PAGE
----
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Waterfowl hunter discovers human remains while looking for duck
Spaulding Outdoors
By Jack Spaulding
 Indiana Conservation Officers and the Griffith Police Department are investigating after partial skeletal remains were discovered by a waterfowl hunter near the area of Cline Avenue and River Drive.
At 7 a.m. on Oct. 22, the hunter discovered what appeared to be bone protruding from a piece of clothing in a marsh area while searching for a downed duck. A 911 call was immediately made, and Indiana Conservation Officers as well as officers from the Griffith Police Department and Lake County Sheriff’s Office responded to the scene.
The remains were confirmed to be human and were recovered by Indiana Conservation Officers and members of the Lake County Sheriff’s Office Dive Team. The identity of the remains was unknown at press time, and the investigation was ongoing.
Other assisting agencies include Lake County 911 Center, Coroner’s Office and the Griffith Fire Department.

November good for Lake Michigan anglers
For anglers willing to brave cold temperatures and brisk wind, Lake Michigan provides abundant fishing action in November and early December. Native lake trout move nearshore to begin spawning starting in late October. They target rock rip rap along the shore and along breakwaters at Portage, East Chicago and Michigan City. The fish are accessible from boats and from shore, and even the lower reaches of Burns Ditch and Trail Creek using jigging blade baits, spoons or tubes. Casting large spinners or spoons and slowly working back near the bottom of the lake can be a productive way to catch them. Trolling can also be an effective technique, using spoons or dodger/fly combinations near the lake’s bottom.
Late fall and early winter is also the time when native Lake Whitefish move near shore to use some of the same rocky habitat areas to lay eggs or spawn. Whitefish provide an excellent pier fishing opportunity out of Michigan City and Portage Lakefront Park. Single eggs, or small pieces of night crawler fished on the bottom are the most successful technique to catch these fish. Known as one of the finest tasting fish from Lake Michigan, Lake Whitefish can be prepared many ways, including baking, frying, grilling or even the classic Wisconsin fish boiling.
Among other opportunities, this time of year provides excellent stream and harbor fishing experiences for migrating steelhead trout. These tackle busters enter the tributaries to Lake Michigan and are accessible throughout the stream reaches on the Little Calumet River, Trail Creek, Salt Creek and the St. Joseph River in South Bend/Mishawaka. Spinners, egg sacs, night crawlers and shrimp under a float are great baits to use. Look for deep holes where the fish will overwinter until spawning in March and April the next year.

Tri-County FWA’s new accessible hunting blind
Through a recent partnership with the Michiana Chapter of Delta Waterfowl, Tri-County Fish & Wildlife Area (FWA) has installed an accessible hunting blind for hunters with mobility issues. After Michiana Chapter members approached Tri-County FWA staff to discuss the idea, the partnership worked to find a suitable location, secure materials and design the blind.
The blind features a 60-inch-wide sidewalk connecting the blind to the paved parking lot, as well as a van-accessible parking spot. The entrance to the blind is 60 inches wide, and the interior dimensions of the blind (shooting window height, door handle, etc.) are wheelchair accessible. All slopes are less than a 5 percent grade, and there are no obstructions.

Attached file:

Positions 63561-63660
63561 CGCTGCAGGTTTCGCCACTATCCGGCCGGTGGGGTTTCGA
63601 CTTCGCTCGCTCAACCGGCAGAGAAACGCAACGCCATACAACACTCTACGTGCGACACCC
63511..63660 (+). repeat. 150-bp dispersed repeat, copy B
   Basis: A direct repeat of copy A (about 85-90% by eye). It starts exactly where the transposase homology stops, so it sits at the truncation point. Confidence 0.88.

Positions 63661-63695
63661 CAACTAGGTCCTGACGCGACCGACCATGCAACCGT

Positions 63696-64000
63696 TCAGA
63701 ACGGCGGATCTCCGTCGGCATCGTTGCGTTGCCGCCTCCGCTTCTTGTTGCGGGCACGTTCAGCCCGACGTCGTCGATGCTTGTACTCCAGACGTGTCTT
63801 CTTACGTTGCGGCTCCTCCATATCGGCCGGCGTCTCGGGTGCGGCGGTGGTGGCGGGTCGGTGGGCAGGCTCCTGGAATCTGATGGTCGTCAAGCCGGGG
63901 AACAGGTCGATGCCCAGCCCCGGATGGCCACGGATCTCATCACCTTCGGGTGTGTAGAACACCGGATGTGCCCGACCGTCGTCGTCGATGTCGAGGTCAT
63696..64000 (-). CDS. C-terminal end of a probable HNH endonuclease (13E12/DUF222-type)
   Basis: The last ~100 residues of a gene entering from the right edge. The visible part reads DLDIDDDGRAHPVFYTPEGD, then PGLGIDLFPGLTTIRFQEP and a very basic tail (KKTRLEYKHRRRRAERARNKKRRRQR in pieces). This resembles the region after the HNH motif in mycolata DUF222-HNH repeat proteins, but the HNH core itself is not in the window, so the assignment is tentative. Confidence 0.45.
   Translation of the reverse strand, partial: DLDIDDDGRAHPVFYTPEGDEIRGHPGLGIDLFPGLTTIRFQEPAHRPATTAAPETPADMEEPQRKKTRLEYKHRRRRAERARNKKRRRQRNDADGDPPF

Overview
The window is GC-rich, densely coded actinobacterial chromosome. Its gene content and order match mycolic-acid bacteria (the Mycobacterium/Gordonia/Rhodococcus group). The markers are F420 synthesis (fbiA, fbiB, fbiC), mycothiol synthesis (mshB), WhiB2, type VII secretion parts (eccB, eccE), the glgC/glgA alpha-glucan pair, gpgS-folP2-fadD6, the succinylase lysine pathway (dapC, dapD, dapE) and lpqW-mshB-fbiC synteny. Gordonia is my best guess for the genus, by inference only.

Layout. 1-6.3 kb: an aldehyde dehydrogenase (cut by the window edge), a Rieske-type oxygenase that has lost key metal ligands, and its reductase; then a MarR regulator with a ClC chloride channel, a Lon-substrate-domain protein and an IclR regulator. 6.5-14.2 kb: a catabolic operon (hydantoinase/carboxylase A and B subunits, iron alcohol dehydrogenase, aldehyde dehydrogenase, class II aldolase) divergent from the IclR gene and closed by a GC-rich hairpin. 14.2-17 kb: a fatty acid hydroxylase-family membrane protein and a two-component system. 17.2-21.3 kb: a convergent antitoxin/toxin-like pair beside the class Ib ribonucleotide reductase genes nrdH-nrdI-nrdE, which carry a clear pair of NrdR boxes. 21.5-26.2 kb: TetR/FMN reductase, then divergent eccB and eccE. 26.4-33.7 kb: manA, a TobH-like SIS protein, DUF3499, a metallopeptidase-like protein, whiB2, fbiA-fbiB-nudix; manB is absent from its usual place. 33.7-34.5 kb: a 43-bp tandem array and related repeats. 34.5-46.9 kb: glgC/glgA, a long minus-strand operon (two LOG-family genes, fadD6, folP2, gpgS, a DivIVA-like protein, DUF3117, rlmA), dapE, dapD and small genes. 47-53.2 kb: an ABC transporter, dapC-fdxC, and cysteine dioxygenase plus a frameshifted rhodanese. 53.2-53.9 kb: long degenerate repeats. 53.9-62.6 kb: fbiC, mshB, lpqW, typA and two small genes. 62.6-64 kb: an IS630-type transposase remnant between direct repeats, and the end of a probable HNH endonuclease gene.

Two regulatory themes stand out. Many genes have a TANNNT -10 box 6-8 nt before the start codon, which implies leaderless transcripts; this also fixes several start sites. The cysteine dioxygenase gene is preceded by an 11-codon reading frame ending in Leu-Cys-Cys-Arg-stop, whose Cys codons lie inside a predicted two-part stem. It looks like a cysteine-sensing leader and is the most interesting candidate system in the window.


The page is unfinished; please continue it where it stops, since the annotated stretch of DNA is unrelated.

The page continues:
Since its completion on Oct. 7, the blind has been used during Youth/Veterans Waterfowl weekend for hunters with mobility issues. You can find the blind near the Shock Lake boat ramp on the west side of Tri-County FWA, off State Road 13.

Report gray foxes
Seen any foxes lately? Indiana’s gray fox research with the Wildlife Ecology Institute and Luther College is entering its last year of data collection, and DNR wants to hear from you. Report any observations online at and go to the tab “Learn How You Can Help.” This is especially important if you spot a roadkill as researchers will collect them to sample.
Although foxes can be hard to tell apart, remember gray foxes have reddish brown legs and ears, and red foxes have black legs and ears. If you’re a trapper or hunter, you can also help the project by providing gray fox samples. Submit reports and learn more at Wildlife Ecology’s website.

Firewood permits at Summit Lake SP
The public is invited to cut up and remove certain downed trees at Summit Lake State Park for firewood. Trees eligible for firewood have fallen as a result of natural causes or have been dropped by property staff. The trees are along roadsides or in public areas such as campsites and picnic areas.
Permit sales and cutting will run through Feb. 15. The cost of one pickup-truck load is $10. All proceeds will be used for resource management and restoration efforts, including replacement of trees in campgrounds and other public areas.
A firewood permit must be obtained for each load at Summit Lake’s office from 8:30 a.m. and 4 p.m. Permits are not available on observed state holidays. Firewood cut at Summit Lake is for personal use only and cannot be sold.
Firewood may be cut up to 30 feet from roadsides in designated areas; however, vehicles are not allowed off roads. The use of tractors, UTVs and ATVs is prohibited. Wood may be cut and removed from 9 a.m. and 3 p.m. Monday through Friday. For more information, call 765-766-5873. Summit Lake State Park ( is at 5993 N. Messick Road, New Castle.
Readers can contact the author by writing to this publication, or e-mail to
Spaulding’s books, “The Best of Spaulding Outdoors,” and his latest, “The Coon Hunter And The Kid,” are available from in paperback or as a Kindle download.